Along with that also came other daily reading, especially from the Puritans. And one book has been very helpful over the last year, especially – Voices from the Past, edited by Richard Rushing. Mr. Rushing has compiled short, daily readings from a variety of Puritan writers that always seem to have a timely message. The one for today, September 28, is from Samuel Rutherford, and is particularly pertinent for me, going through the challenges of the last few months. Here it is:

My Father is the vine-dresser… Every branch that does bear fruit he prunes, that it may bear more fruit. – John 15: 1,2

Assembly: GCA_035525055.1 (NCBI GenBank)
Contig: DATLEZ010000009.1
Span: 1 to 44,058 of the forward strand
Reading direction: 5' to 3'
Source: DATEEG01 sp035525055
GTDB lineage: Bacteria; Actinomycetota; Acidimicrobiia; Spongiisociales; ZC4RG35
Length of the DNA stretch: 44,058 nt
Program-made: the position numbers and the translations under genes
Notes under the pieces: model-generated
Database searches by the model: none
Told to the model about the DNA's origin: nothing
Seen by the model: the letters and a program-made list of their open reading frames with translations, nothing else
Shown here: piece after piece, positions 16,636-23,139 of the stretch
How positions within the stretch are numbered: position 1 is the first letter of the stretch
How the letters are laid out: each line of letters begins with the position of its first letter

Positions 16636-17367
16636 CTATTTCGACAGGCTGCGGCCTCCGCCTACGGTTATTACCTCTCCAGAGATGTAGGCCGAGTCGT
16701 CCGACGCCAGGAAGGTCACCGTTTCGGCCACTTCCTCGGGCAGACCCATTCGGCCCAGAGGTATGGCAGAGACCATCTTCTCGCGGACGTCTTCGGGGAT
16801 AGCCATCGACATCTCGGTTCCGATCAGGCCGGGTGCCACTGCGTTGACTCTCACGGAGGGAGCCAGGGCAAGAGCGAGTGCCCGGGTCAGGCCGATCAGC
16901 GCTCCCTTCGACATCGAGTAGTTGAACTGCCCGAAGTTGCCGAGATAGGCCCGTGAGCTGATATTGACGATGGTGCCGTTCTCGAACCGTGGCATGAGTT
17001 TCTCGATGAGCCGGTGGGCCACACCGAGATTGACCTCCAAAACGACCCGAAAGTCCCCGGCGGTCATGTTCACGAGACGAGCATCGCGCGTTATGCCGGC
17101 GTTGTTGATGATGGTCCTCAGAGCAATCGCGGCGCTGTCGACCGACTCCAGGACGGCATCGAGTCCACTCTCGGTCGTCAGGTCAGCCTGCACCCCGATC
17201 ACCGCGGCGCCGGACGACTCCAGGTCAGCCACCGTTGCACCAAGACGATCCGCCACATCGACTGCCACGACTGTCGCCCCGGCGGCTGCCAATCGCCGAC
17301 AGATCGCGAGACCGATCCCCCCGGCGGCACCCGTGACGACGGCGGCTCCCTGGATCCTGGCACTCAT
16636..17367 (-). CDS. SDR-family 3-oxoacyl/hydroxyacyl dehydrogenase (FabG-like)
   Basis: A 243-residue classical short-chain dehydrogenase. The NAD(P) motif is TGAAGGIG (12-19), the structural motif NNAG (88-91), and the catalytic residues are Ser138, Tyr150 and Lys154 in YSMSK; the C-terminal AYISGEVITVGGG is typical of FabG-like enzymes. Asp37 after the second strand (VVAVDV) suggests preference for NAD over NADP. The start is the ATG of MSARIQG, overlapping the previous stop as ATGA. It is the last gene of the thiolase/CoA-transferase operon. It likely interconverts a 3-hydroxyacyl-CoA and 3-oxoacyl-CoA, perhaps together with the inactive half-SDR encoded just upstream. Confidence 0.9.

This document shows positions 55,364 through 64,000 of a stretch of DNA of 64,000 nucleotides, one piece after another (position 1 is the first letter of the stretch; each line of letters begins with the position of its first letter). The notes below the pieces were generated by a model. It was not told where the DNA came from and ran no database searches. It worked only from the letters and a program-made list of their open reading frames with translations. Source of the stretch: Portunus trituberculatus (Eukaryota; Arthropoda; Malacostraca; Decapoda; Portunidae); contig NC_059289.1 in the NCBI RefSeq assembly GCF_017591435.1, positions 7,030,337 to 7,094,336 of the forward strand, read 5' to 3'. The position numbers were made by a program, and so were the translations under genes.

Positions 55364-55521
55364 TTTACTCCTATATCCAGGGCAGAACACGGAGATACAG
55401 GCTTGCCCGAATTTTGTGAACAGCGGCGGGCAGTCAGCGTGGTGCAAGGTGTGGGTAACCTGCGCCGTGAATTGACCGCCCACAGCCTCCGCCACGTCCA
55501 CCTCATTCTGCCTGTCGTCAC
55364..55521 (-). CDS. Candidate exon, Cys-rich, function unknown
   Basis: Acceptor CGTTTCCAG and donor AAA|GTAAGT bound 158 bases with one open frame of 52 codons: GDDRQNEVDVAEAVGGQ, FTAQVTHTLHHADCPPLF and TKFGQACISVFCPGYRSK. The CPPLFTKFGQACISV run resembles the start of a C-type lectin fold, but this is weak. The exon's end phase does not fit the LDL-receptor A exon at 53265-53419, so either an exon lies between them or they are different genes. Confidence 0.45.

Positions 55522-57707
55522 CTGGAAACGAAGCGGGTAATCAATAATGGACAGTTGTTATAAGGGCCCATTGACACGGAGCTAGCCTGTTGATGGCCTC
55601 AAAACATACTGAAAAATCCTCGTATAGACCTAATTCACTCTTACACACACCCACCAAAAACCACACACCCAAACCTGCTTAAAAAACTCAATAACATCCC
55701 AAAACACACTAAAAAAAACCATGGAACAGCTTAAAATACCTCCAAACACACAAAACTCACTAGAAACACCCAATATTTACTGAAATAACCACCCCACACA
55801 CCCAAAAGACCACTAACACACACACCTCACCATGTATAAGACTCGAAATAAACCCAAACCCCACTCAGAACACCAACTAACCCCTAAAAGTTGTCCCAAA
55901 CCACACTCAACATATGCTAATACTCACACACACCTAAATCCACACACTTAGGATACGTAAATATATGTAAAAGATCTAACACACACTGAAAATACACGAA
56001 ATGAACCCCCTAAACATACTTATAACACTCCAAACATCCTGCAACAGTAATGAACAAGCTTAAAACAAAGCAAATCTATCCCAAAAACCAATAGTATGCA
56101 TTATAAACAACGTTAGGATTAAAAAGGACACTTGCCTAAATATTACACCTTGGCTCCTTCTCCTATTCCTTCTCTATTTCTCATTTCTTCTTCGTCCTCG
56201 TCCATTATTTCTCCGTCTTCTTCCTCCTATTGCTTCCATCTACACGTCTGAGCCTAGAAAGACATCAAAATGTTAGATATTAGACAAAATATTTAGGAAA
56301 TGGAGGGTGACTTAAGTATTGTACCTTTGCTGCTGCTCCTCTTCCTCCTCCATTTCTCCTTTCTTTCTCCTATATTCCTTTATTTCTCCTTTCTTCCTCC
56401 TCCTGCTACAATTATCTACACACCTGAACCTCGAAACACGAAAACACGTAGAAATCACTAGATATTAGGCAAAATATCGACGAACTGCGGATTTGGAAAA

The great Master Gardener in his wonderful providence has planted me in this part of his vineyard by his grace, and here I grow and abide till the great Master of the vineyard thinks it fit to transplant me. Give him leave to take his own way of dispensations with you. His people must be content with what he carves out for them. Christ and his followers suffered before they reached the top of the mountain, but our soft nature desires heaven with ease. All who have gone before have found sharp storms that took the hide off their face, and many enemies in the way. His ways are far above me, with windings we cannot see. Obstacles are written in the Lord’s book by his wise and unerring providence. We see only the outside of things. It is a well-spent journey to crawl hands and feet to enjoy him at the well-head. Let us not be weary; we are closer than when we first believed. Do not focus your thoughts among the confused wheels of secondary causes, as – ‘O if this had been, this had not followed!’ Look up to the master motion of the first wheel. In building, we see hewn stones and timbers under hammers and axes, yet the house in its beauty we do not see at the present, but it is in the mind of the builder. We also see unbroken clods, furrows, and stones, but we do not see the summer lilies, roses, and the beauty of a garden. Even so we do not presently see the outcome of God’s decrees with his blessed purpose. It is hard to believe when his purposes is hidden and under the ground. Providence has a thousand keys to deliver his own even when all hope is gone. Let us be faithful and care for our own part, which is to do and suffer for him, and lay Christ’s part on himself, and leave it there; duties are ours, events are the Lord’s.